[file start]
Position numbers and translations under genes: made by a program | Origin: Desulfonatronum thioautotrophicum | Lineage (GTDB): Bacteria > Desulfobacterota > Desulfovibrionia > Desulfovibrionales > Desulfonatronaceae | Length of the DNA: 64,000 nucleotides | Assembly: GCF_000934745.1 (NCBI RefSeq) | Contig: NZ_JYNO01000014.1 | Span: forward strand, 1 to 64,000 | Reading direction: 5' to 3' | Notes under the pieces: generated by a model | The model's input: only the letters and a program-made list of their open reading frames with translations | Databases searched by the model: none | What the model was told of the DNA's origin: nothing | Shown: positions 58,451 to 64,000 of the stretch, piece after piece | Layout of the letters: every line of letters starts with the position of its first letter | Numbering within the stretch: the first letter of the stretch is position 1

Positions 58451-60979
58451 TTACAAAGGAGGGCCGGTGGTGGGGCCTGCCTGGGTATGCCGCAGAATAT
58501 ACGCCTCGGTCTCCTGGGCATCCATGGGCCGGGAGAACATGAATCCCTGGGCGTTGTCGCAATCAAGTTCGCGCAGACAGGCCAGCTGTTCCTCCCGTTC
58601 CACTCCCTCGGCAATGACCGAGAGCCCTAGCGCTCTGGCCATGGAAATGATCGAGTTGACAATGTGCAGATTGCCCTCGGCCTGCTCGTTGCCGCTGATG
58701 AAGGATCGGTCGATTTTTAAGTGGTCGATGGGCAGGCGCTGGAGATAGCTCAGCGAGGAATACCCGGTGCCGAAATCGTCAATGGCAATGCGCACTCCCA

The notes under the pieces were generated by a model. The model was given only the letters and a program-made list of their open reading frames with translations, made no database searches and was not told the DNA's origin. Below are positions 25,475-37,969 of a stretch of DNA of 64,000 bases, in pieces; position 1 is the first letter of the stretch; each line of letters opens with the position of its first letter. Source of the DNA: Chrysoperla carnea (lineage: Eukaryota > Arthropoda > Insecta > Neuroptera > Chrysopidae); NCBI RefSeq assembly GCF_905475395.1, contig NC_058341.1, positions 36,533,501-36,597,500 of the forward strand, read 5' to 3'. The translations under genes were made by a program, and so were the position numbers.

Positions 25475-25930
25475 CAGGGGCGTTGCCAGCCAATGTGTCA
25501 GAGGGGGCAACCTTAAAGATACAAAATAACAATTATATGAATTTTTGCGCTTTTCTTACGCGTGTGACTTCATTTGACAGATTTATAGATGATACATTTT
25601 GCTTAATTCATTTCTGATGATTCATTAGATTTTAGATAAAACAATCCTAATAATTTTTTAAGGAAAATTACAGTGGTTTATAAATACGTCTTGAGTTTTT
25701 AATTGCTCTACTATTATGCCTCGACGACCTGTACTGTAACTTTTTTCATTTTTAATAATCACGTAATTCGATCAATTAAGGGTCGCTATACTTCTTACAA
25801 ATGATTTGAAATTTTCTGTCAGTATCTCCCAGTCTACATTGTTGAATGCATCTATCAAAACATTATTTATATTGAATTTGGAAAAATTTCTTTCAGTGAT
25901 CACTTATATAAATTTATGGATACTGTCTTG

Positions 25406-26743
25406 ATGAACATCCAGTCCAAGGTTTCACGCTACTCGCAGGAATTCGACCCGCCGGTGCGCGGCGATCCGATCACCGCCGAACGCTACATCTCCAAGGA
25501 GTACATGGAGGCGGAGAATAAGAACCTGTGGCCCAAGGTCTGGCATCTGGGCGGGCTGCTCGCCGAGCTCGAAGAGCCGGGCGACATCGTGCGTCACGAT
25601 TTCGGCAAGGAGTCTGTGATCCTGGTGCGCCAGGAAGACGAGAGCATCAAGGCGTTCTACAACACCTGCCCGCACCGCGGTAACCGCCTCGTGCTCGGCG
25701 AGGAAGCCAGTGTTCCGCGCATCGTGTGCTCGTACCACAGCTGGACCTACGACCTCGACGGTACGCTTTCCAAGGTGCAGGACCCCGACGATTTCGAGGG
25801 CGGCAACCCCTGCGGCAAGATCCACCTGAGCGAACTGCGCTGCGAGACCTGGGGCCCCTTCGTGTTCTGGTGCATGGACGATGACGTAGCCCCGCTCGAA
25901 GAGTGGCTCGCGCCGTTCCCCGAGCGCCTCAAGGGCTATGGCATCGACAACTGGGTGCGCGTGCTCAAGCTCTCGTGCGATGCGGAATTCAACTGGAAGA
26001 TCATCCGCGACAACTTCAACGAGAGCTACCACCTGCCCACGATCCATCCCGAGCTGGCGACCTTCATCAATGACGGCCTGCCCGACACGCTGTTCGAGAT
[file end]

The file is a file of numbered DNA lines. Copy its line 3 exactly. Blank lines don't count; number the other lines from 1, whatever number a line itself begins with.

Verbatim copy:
58451 TTACAAAGGAGGGCCGGTGGTGGGGCCTGCCTGGGTATGCCGCAGAATAT